Bioeconomics of schooling fishes: selfish fish, quasi-free riders, and other fishy tales
- Cite this article as:
- Landa, J.T. Environmental Biology of Fishes (1998) 53: 353. doi:10.1023/A:1007414603324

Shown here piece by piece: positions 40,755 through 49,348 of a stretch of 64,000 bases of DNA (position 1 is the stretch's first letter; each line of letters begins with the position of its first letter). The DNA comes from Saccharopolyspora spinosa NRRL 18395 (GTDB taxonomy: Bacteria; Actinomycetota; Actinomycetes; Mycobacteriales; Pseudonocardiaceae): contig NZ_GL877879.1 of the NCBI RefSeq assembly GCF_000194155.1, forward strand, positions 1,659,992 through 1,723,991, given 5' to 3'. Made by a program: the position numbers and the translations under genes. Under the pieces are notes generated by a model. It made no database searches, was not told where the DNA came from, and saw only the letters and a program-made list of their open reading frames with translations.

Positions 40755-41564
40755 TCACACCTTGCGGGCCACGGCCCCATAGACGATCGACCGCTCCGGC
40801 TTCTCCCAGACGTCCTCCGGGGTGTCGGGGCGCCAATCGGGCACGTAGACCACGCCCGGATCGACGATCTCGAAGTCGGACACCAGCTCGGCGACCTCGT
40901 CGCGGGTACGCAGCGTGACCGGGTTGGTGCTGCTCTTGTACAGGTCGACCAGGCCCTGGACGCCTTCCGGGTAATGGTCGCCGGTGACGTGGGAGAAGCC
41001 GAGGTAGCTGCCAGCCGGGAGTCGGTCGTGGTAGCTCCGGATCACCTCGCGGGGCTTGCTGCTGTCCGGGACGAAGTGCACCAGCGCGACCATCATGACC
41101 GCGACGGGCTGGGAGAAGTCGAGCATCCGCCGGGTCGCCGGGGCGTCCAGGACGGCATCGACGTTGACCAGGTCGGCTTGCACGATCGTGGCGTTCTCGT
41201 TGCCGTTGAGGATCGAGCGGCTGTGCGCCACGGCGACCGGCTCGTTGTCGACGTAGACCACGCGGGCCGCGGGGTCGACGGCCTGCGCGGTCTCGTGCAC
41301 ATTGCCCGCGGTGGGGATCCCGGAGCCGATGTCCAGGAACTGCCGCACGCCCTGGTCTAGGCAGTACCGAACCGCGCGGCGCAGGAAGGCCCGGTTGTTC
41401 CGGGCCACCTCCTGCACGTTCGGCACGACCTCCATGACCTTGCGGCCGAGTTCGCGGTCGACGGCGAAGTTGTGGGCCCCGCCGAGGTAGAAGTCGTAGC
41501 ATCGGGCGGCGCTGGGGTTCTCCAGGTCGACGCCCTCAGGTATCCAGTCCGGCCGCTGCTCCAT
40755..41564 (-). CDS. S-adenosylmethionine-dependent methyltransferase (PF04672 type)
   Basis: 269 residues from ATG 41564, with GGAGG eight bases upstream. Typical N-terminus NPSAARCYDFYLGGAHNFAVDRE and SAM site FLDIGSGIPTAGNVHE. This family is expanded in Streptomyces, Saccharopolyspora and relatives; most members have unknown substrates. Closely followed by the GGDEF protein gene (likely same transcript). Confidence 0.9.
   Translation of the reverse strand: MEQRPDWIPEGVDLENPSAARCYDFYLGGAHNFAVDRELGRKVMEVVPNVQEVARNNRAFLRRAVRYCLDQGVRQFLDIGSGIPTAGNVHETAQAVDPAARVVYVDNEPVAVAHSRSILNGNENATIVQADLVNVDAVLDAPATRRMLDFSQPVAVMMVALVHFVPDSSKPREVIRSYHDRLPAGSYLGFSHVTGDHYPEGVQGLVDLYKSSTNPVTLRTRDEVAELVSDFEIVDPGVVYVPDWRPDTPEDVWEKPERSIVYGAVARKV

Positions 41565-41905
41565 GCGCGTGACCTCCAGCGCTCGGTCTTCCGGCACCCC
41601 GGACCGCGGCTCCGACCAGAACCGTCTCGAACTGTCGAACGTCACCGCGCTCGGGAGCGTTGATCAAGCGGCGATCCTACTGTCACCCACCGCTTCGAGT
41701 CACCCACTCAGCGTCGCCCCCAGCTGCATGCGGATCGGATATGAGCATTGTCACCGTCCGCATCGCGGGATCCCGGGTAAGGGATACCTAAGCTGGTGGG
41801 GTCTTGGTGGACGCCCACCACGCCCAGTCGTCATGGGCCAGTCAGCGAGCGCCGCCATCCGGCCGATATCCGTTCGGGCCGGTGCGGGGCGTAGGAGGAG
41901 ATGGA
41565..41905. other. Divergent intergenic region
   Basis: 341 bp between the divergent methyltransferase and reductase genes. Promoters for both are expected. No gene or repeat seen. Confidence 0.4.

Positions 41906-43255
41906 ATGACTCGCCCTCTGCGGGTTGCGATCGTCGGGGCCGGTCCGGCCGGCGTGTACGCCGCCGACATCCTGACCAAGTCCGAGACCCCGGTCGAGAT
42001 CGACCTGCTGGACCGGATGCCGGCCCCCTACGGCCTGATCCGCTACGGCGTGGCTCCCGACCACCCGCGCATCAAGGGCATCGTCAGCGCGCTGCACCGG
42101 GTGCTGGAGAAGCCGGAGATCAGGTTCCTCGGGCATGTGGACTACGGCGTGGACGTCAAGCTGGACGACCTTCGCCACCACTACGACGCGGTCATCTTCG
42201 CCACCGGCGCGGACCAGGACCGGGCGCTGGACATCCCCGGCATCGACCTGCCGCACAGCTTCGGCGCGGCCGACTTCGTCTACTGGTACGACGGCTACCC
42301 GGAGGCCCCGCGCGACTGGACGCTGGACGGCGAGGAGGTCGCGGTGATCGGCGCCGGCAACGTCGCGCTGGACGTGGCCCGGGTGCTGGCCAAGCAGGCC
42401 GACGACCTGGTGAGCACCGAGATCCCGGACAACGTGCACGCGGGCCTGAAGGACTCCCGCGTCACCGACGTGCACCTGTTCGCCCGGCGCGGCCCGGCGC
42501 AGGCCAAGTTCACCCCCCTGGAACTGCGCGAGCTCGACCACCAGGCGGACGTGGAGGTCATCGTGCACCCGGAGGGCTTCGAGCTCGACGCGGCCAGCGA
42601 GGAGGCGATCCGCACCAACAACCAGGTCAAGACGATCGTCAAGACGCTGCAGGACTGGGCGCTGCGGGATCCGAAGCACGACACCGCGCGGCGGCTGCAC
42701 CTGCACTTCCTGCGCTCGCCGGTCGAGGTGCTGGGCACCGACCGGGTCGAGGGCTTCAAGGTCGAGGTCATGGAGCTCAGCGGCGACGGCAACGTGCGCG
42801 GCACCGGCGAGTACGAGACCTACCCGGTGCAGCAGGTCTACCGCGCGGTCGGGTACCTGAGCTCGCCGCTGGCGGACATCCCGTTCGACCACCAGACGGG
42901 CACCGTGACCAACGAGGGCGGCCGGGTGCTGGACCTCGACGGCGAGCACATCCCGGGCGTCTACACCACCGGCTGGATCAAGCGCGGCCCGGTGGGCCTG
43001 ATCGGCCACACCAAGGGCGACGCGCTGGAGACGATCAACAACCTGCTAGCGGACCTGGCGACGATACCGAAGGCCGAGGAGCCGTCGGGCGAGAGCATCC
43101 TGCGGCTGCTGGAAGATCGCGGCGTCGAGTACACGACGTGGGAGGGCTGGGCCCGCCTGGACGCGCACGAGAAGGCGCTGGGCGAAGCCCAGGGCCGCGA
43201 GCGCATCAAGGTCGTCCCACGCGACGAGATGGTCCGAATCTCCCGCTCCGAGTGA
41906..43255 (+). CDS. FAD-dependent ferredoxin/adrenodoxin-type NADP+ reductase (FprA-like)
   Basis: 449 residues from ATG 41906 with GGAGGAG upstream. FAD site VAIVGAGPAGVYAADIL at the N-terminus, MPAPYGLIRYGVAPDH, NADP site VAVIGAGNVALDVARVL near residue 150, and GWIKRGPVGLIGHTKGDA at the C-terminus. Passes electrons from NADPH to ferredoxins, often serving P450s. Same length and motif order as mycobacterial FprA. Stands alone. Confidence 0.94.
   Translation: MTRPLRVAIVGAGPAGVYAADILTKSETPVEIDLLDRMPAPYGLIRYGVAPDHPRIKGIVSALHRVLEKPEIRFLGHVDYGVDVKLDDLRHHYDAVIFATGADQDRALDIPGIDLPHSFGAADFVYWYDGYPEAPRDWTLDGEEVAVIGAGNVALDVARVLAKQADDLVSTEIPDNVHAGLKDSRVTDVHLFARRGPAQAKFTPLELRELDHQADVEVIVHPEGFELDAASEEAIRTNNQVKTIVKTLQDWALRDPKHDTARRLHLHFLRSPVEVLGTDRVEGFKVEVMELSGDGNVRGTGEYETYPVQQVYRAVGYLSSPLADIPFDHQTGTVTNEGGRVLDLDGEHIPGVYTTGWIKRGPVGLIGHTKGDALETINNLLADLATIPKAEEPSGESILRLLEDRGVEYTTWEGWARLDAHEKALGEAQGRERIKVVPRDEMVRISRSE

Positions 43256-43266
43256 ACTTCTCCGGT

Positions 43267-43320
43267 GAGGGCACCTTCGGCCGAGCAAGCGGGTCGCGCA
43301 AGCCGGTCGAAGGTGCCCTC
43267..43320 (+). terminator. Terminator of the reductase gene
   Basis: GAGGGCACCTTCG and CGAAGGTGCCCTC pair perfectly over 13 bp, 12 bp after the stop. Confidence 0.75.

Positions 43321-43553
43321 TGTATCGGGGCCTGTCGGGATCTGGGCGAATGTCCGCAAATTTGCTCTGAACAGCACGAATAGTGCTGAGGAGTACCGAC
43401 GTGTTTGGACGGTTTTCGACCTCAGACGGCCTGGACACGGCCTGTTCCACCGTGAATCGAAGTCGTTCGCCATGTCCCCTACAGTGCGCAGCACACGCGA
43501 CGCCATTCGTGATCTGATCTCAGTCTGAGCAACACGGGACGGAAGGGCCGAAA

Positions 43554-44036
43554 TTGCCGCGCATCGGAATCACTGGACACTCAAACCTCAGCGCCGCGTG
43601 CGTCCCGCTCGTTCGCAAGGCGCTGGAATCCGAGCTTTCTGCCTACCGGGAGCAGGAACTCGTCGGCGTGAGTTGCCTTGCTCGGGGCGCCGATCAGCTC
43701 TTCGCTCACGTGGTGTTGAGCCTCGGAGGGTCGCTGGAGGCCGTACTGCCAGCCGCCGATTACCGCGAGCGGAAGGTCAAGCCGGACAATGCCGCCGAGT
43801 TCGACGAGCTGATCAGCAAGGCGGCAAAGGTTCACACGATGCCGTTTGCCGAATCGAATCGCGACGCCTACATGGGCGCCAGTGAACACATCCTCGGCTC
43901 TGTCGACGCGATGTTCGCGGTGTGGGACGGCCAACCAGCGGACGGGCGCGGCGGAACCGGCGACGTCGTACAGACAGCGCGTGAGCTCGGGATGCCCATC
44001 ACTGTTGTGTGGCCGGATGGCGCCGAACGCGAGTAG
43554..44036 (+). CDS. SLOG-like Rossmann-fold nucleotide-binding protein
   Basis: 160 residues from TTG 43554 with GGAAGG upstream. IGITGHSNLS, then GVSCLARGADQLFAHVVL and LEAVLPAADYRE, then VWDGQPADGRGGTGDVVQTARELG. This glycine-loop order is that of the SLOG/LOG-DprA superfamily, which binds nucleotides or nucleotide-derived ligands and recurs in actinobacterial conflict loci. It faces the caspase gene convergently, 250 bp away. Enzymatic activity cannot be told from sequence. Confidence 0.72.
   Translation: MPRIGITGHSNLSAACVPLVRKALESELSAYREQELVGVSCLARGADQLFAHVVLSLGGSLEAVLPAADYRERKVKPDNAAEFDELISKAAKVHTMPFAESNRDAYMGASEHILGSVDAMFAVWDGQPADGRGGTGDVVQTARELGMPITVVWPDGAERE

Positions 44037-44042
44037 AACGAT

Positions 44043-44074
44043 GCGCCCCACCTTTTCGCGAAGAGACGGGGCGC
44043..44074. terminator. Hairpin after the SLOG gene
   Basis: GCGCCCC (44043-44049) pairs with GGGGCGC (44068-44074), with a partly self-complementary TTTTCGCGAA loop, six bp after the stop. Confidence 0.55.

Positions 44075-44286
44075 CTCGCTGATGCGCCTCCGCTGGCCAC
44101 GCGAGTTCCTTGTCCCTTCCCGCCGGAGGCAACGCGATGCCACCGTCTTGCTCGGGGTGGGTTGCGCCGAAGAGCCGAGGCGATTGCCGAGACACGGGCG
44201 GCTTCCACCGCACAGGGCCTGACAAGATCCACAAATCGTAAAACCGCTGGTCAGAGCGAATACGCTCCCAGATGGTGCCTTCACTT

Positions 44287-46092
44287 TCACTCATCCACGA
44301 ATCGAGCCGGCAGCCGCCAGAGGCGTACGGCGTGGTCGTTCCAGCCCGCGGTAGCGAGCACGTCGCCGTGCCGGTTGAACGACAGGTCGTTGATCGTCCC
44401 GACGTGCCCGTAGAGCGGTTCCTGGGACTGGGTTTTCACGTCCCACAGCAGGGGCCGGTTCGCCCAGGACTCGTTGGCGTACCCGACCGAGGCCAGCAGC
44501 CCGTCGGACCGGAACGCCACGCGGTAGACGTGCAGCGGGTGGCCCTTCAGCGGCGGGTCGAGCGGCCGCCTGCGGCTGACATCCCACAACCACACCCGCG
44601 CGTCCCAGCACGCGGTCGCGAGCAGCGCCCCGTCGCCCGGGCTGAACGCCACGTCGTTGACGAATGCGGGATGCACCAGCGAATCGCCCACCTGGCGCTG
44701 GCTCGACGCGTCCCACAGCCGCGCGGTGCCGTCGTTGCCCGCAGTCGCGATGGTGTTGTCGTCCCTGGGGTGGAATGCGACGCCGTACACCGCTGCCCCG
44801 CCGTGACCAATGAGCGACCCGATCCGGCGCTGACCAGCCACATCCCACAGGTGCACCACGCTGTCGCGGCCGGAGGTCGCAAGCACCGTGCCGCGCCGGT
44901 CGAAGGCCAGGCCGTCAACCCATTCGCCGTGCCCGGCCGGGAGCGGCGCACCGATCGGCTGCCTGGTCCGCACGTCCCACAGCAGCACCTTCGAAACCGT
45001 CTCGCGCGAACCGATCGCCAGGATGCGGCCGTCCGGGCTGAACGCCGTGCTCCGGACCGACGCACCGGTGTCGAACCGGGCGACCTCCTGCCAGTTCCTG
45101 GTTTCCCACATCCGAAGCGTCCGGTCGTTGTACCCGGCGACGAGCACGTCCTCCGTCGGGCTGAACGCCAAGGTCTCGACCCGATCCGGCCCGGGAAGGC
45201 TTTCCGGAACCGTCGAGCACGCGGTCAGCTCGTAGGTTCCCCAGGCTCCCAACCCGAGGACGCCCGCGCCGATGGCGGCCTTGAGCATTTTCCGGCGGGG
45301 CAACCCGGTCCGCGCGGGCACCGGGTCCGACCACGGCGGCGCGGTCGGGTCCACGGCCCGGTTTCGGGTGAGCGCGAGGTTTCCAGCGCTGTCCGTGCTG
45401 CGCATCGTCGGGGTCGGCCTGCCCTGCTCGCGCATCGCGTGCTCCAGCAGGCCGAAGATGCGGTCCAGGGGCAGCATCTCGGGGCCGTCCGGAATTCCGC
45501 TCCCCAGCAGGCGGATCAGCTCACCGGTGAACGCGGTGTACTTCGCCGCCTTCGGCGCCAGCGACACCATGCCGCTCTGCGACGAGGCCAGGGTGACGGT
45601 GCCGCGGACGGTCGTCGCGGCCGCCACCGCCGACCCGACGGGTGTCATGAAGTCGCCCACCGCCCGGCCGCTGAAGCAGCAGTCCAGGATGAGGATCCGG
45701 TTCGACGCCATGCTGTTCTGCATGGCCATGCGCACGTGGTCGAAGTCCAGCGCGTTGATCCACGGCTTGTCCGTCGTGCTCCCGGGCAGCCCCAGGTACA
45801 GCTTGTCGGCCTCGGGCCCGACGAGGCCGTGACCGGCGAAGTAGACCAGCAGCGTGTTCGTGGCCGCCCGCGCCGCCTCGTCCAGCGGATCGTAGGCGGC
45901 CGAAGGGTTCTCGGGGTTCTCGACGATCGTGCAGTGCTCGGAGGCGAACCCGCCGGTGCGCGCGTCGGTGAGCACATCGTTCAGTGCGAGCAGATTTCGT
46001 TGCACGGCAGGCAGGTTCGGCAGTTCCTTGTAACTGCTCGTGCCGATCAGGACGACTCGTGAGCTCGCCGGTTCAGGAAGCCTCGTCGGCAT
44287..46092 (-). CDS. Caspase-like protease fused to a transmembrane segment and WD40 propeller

Applying the economic theory of clubs to the biological literature on schooling fish, this paper develops a 'selfish fish' club-theoretic paradigm of why fish join a fish school, and arrive at the following conclusions. A selfish fish: (a) joins the fish school because it derives hydrodynamic benefits (a club good); the selfish fish is a 'quasi-free rider'; (b) has no incentive to completely free ride on the benefits of the club good, because it will be, literally, left behind by the school; the fish school is a self-enforcing exclusive club; (c) has no incentive to shirk leadership role in the school because of the role reversibility of leaders and followers; (d) derives benefits from defense, another club good, via the many anti-predator defensive devices provided by club members; (e) has no incentive to discriminate against odd-looking outsiders, since odd-looking fish in a fish school are attacked by predators more frequently than look alikes. But outsiders display xenophobia toward insiders because outsiders do not wish to become prime targets for predators; the result is the formation of homotypic fish schools. Finally, (f) since escape is the main anti-predator defense manoeuvre, the 'any-one leader' rule for making collective choice of escape is the optimal decision-making rule for members of a fish school; this explains the leaderless, completely decentralized form of organization of fish schools. This paper thus contribute to new and deeper insights into various aspects of the bioeconomics of schooling fish.